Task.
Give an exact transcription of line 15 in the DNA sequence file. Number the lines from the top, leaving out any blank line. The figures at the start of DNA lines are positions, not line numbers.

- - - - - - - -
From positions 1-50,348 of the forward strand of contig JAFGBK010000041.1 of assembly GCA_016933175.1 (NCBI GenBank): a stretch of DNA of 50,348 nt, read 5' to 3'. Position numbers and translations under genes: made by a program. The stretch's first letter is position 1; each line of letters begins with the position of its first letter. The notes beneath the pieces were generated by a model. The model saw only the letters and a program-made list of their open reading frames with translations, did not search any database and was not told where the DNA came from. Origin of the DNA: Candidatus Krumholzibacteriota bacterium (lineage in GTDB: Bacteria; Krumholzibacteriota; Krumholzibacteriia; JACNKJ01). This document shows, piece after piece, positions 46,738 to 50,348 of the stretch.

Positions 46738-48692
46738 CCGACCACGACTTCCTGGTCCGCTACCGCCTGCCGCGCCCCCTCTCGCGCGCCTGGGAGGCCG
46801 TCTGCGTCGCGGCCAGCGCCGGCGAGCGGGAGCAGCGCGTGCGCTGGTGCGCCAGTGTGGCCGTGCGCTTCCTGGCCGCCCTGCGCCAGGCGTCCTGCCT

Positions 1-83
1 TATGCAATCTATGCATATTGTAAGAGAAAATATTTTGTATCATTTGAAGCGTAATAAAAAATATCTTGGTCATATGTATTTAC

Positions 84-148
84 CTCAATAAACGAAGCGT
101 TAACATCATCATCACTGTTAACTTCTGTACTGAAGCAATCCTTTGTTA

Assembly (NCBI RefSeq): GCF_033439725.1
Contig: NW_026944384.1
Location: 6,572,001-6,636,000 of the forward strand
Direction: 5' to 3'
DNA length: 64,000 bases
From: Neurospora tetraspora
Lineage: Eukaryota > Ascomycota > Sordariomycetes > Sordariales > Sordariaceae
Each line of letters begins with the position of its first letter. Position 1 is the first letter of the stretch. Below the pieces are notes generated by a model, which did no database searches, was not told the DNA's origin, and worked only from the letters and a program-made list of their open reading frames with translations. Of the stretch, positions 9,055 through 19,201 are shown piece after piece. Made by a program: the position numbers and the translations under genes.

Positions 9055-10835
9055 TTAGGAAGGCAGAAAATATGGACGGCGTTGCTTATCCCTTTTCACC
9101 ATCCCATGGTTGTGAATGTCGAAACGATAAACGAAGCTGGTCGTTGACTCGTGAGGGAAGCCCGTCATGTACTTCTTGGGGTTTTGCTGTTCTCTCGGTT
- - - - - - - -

From: Neurospora tetraspora